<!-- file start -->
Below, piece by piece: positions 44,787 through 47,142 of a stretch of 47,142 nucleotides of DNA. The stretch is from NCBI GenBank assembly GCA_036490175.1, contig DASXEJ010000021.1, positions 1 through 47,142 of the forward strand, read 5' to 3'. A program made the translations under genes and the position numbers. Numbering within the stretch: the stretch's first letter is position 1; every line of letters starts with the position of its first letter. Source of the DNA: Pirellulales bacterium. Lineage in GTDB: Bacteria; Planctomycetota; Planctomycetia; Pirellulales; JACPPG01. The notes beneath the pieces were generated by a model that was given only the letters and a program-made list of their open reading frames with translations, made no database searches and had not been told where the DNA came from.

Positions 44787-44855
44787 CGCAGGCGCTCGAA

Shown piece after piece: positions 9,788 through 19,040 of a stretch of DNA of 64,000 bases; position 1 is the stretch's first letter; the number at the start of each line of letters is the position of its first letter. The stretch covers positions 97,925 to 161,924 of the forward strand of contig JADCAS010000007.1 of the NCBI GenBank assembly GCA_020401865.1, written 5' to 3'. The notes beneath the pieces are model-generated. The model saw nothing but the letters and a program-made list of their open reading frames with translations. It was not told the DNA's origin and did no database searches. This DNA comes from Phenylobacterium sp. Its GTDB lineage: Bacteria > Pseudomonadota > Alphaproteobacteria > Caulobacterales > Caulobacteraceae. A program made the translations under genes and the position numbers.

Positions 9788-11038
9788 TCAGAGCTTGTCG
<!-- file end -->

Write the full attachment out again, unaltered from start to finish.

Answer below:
Below, piece by piece: positions 44,787 through 47,142 of a stretch of 47,142 nucleotides of DNA. The stretch is from NCBI GenBank assembly GCA_036490175.1, contig DASXEJ010000021.1, positions 1 through 47,142 of the forward strand, read 5' to 3'. A program made the translations under genes and the position numbers. Numbering within the stretch: the stretch's first letter is position 1; every line of letters starts with the position of its first letter. Source of the DNA: Pirellulales bacterium. Lineage in GTDB: Bacteria; Planctomycetota; Planctomycetia; Pirellulales; JACPPG01. The notes beneath the pieces were generated by a model that was given only the letters and a program-made list of their open reading frames with translations, made no database searches and had not been told where the DNA came from.

Positions 44787-44855
44787 CGCAGGCGCTCGAA

Shown piece after piece: positions 9,788 through 19,040 of a stretch of DNA of 64,000 bases; position 1 is the stretch's first letter; the number at the start of each line of letters is the position of its first letter. The stretch covers positions 97,925 to 161,924 of the forward strand of contig JADCAS010000007.1 of the NCBI GenBank assembly GCA_020401865.1, written 5' to 3'. The notes beneath the pieces are model-generated. The model saw nothing but the letters and a program-made list of their open reading frames with translations. It was not told the DNA's origin and did no database searches. This DNA comes from Phenylobacterium sp. Its GTDB lineage: Bacteria > Pseudomonadota > Alphaproteobacteria > Caulobacterales > Caulobacteraceae. A program made the translations under genes and the position numbers.

Positions 9788-11038
9788 TCAGAGCTTGTCG